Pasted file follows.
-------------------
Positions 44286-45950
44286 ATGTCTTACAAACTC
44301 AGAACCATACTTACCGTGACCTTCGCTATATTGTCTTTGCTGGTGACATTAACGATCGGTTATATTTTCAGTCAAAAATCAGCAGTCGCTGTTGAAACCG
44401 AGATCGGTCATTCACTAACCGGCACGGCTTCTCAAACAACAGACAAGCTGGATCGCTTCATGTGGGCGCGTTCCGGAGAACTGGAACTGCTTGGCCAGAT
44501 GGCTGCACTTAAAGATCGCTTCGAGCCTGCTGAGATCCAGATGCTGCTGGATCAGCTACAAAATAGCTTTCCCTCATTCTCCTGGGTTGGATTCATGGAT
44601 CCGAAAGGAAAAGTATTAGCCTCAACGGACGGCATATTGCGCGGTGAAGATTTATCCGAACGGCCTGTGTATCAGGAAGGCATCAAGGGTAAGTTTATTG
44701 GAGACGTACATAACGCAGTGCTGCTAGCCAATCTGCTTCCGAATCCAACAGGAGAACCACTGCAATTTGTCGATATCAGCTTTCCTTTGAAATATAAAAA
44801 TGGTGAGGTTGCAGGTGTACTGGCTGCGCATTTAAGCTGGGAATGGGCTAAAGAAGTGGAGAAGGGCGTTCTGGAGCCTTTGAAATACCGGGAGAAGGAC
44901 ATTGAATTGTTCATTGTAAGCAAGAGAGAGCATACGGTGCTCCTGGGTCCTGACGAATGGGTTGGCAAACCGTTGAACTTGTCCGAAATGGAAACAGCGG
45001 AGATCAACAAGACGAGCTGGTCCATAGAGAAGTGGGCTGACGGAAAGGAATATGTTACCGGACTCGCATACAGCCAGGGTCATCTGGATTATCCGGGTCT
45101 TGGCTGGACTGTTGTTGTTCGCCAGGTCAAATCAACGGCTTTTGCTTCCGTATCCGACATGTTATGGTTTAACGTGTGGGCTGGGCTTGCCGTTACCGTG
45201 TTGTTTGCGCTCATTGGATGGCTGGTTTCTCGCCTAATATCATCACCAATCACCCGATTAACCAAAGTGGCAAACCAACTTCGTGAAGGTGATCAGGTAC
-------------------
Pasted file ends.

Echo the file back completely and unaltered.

Positions 44286-45950
44286 ATGTCTTACAAACTC
44301 AGAACCATACTTACCGTGACCTTCGCTATATTGTCTTTGCTGGTGACATTAACGATCGGTTATATTTTCAGTCAAAAATCAGCAGTCGCTGTTGAAACCG
44401 AGATCGGTCATTCACTAACCGGCACGGCTTCTCAAACAACAGACAAGCTGGATCGCTTCATGTGGGCGCGTTCCGGAGAACTGGAACTGCTTGGCCAGAT
44501 GGCTGCACTTAAAGATCGCTTCGAGCCTGCTGAGATCCAGATGCTGCTGGATCAGCTACAAAATAGCTTTCCCTCATTCTCCTGGGTTGGATTCATGGAT
44601 CCGAAAGGAAAAGTATTAGCCTCAACGGACGGCATATTGCGCGGTGAAGATTTATCCGAACGGCCTGTGTATCAGGAAGGCATCAAGGGTAAGTTTATTG
44701 GAGACGTACATAACGCAGTGCTGCTAGCCAATCTGCTTCCGAATCCAACAGGAGAACCACTGCAATTTGTCGATATCAGCTTTCCTTTGAAATATAAAAA
44801 TGGTGAGGTTGCAGGTGTACTGGCTGCGCATTTAAGCTGGGAATGGGCTAAAGAAGTGGAGAAGGGCGTTCTGGAGCCTTTGAAATACCGGGAGAAGGAC
44901 ATTGAATTGTTCATTGTAAGCAAGAGAGAGCATACGGTGCTCCTGGGTCCTGACGAATGGGTTGGCAAACCGTTGAACTTGTCCGAAATGGAAACAGCGG
45001 AGATCAACAAGACGAGCTGGTCCATAGAGAAGTGGGCTGACGGAAAGGAATATGTTACCGGACTCGCATACAGCCAGGGTCATCTGGATTATCCGGGTCT
45101 TGGCTGGACTGTTGTTGTTCGCCAGGTCAAATCAACGGCTTTTGCTTCCGTATCCGACATGTTATGGTTTAACGTGTGGGCTGGGCTTGCCGTTACCGTG
45201 TTGTTTGCGCTCATTGGATGGCTGGTTTCTCGCCTAATATCATCACCAATCACCCGATTAACCAAAGTGGCAAACCAACTTCGTGAAGGTGATCAGGTAC